posted by Beetle Aurora Drake 2/03/2006 03:29:00 PM #
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Thursday, February 02, 2006

While this sounds like a colossal waste of money, it might at least provoke some fun responses.

"A lot of people are willing to die if they can kill lots of Americans ... You want to make clear that when they come here to die (by attacking the lab), they die for a failure," the blunt-speaking [head of National Nuclear Security Administration Linton Brooks] said at a press conference at Livermore on Thursday, where he unveiled one of the guns.

Yeah, terrorists are going to steal plutonium via full-scale military assault. We'd better protect against that. Also, we have small penises.

But a lab critic called the plan a threat to innocent men, women and children, particularly with the facility located across the street from suburban homes. A better solution would be to investigate ways to remove the plutonium and other weapons-grade nuclear materials from the lab altogether, said Marylia Kelley, head of Tri Valley Cares, a Livermore anti-nuclear group.

"There are residential homes all up and down what is the western perimeter of Livermore lab," Kelley said. "You always see children on their bicycles or skateboards ... people walking their dogs ... You can't just indiscriminately open fire."

Uh... yeah, you can't. I don't think that's what the security plan calls for, though, so that's a pretty irrelevant objection. I like how the 'alternative' just happens to be capitulating to her long-standing demands.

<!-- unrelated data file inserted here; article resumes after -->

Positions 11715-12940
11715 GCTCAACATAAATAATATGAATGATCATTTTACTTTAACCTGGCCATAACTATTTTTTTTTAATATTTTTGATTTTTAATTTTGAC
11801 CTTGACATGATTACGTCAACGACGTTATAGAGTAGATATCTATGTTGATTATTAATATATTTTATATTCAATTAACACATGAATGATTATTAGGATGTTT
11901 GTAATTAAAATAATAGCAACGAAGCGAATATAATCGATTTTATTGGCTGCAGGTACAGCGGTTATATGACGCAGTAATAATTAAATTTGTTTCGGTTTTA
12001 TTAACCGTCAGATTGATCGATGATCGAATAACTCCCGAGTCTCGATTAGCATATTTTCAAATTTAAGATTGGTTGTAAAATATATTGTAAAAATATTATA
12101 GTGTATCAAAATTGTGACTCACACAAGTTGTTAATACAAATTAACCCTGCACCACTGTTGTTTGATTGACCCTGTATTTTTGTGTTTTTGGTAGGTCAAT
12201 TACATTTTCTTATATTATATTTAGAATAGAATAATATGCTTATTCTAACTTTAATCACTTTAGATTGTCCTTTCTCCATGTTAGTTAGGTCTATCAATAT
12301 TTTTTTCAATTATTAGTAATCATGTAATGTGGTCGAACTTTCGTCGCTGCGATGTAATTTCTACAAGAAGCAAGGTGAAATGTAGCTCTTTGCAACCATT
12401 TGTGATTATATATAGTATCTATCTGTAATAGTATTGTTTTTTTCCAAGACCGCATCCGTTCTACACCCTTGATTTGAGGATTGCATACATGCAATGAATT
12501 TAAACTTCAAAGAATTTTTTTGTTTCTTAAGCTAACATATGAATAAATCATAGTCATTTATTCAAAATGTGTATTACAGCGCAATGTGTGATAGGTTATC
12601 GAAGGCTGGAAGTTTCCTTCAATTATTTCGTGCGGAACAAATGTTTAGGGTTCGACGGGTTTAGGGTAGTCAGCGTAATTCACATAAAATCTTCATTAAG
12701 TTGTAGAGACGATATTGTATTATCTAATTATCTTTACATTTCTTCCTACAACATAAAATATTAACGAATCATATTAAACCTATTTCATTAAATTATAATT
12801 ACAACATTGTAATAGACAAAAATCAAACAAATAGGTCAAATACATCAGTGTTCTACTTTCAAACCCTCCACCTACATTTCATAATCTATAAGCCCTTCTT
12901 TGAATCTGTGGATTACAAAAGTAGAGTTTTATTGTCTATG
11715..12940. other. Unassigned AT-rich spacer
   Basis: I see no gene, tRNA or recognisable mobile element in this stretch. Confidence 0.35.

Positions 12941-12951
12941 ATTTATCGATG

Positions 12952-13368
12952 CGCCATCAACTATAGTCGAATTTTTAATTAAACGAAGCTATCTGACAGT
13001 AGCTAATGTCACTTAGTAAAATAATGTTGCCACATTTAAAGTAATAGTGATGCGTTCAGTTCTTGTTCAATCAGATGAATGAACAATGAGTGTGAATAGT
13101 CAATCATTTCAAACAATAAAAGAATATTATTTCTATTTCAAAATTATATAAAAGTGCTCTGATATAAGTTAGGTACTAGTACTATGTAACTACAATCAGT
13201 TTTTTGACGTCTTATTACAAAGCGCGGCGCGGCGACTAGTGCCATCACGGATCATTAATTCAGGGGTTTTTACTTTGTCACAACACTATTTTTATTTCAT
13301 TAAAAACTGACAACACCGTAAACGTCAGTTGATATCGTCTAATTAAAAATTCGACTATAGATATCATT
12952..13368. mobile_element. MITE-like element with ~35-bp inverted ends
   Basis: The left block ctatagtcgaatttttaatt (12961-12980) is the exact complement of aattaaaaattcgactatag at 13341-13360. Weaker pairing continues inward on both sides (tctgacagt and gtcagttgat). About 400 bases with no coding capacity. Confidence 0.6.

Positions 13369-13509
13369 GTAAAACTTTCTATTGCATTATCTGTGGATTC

Livermore lab is one of the nation's two nuclear weapons design labs, where, among other things, scientists study plutonium, a key ingredient in nuclear weapons. To carry out this task, the lab stores plutonium for research at a site called Building 332.

Hmm... strangely, I get the feeling that publishing that detail wasn't at all necessary for the story.

On Thursday, Brooks said he hadn't decided whether to increase the amount of plutonium stored at the lab. He defended the lab's continuing research on plutonium as essential to ensure that U.S. weapons scientists understand better what he characterized as the "nasty, ugly, complicated stuff with a metallurgy I don't pretend to understand."